Yield: Makes 12 to 17
In a medium bowl, stir together the flour, salt and baking powder. Add the oil and water, stirring to bring the mixture together to a soft dough (it will be sticky). Turn the dough out onto a floured surface and knead it for 3 to 4 minutes (you can do this step in a stand mixer with a dough hook for 2 minutes).
Cover the dough with plastic wrap and allow to rest for 10 to 20 minutes. (You can actually make the dough the day before and refrigerate. Then proceed as follows.)
Divide the dough in to golf-ball-sized rounds, rolling them around to create a smooth surface. Cover again and rest again for 10 minutes. (By working the dough you have activated the gluten, which makes it springy and difficult to roll out. Resting helps relax the dough and makes it a much easier task!)
One at a time, place a ball of dough on a well-floured surface and with a rolling pin, roll it out to form a semblance of a circle. It works best to roll a couple of times in one direction, turn the dough or your rolling pin a quarter turn, roll a couple more times, and continue this until you have a fairly round tortilla, about 6 to 7 inches across, and quite thin, maybe 1/8th to 1/16th of an inch.
Now, this part is very important: there is absolutely no need to attempt perfectly round tortillas. (Unless you’re like that....) The more rustic and avant garde your shapes, the more convinced your fellow diners will be that you have made these from scratch!
As you roll out each tortilla, tap off any excess flour, place it on a clean towel and top with another towel, until you are ready to cook.
Heat a cast iron pan or a classic Mexican tortilla grill over medium-high to high heat. (You want your pan to be nice and hot!) Place a tortilla in the pan (no oil is used for this) and keep a close eye on it. Within seconds it should start to form bubbles. Give it about 20 to 30 seconds (depending on how hot your pan is) and flip it. It should have little brown dots all over. Cook for another 20 seconds and remove. Don’t overcook the tortillas or they will get tough.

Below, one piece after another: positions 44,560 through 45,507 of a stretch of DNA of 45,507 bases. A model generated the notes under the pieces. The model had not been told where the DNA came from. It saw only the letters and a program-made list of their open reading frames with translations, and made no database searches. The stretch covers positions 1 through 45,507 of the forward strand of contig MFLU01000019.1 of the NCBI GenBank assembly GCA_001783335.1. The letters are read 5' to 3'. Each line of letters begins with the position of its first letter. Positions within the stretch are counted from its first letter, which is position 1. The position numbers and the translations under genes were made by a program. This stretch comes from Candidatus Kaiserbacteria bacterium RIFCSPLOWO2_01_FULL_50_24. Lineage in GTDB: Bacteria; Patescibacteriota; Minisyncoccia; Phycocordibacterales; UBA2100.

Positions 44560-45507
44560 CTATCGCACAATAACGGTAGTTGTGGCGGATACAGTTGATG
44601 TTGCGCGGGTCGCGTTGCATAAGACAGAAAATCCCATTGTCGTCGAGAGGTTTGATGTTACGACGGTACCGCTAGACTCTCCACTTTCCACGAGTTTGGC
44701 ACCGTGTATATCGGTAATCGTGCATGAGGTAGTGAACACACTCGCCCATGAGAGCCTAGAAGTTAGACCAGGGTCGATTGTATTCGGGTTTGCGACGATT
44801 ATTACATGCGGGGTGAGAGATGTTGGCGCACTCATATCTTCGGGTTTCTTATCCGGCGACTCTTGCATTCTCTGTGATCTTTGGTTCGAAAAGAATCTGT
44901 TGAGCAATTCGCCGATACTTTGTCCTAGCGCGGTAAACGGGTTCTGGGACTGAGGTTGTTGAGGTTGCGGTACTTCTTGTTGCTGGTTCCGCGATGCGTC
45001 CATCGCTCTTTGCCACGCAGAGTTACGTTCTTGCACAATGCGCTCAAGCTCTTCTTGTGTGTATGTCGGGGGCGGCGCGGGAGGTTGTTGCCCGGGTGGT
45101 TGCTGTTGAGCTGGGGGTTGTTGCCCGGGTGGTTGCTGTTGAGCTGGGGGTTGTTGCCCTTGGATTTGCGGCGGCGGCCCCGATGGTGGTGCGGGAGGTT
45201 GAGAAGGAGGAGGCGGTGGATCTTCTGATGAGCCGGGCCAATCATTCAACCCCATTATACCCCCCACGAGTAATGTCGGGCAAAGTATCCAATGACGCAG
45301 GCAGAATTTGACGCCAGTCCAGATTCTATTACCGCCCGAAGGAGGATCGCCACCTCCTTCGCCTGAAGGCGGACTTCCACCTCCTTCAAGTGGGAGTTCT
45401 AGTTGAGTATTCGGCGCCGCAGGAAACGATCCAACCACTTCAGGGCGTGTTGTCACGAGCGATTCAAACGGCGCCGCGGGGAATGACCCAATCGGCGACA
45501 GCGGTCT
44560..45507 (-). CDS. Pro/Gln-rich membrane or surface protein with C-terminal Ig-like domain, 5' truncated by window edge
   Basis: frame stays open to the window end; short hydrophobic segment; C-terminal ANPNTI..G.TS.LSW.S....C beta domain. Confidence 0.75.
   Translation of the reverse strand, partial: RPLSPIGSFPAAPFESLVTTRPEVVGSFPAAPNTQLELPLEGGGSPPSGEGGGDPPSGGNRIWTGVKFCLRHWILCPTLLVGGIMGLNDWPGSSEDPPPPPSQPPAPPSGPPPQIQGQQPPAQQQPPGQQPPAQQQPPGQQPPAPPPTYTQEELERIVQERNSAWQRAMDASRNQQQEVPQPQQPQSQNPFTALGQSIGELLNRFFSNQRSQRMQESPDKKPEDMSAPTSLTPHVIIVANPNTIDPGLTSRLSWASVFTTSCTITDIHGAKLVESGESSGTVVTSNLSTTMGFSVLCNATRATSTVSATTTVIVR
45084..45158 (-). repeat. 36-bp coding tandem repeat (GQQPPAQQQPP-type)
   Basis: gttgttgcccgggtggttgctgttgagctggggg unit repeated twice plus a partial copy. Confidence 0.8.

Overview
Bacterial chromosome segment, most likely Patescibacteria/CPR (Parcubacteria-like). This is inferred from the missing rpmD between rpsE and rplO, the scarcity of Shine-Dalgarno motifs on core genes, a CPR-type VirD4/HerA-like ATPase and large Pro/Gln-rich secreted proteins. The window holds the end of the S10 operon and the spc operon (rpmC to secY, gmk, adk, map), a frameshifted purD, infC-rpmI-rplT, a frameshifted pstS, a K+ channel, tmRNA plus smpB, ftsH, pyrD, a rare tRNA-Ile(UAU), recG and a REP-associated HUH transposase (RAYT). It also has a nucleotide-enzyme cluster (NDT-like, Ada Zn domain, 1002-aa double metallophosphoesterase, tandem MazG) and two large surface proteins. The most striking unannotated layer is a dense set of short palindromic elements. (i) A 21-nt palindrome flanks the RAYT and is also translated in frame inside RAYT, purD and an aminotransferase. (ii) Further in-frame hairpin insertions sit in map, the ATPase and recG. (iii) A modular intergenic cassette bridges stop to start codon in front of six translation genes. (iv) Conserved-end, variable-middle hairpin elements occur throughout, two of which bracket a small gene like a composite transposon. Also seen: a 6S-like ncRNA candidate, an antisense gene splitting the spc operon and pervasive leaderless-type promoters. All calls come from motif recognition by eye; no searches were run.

Repeat with the rest. You can keep your tortillas warm and serve them immediately (maybe even right out of the pan if you have hungry folks around!) or let them cool, wrap them well and store in the refrigerator for a couple of days or freeze them for up to a month.
Note: Traditionally lard is used in making tortillas. It makes a delicious and tender tortilla. Another option is vegetable shortening. PCC carries an excellent non-trans fat shortening made by Spectrum. If you choose to use either in your tortillas, use 2 to 3 tablespoons and cut it into the dry ingredients until it resembles the texture of cornmeal. Then add the water. Proceed as directed from that point.
Recipe by, PCC Chef
Source: As seen on the “Cheapskate Challenge” on KING 5’s Evening Magazine aired on April 28, 2009
ABOUT OUR CHEF: Lynne Vea
Lynne Vea is a graduate of the Executive Chef Program at Le Cordon Bleu, Paris and has been cooking with PCC Natural Markets since 2001. Featured on King-5’s "Gardening with Ciscoe," she demonstrates easy and delicious recipes using seasonal ingredients.
Lynne is an admired PCC Cooks instructor, teaching a variety of popular PCC Cooks classes throughout the year.
She loves to collect old cookbooks, hunt for wild berries, and cook seven-course dinners where the guests are encouraged to dance and cavort between courses.
Find more recipes from Lynne.
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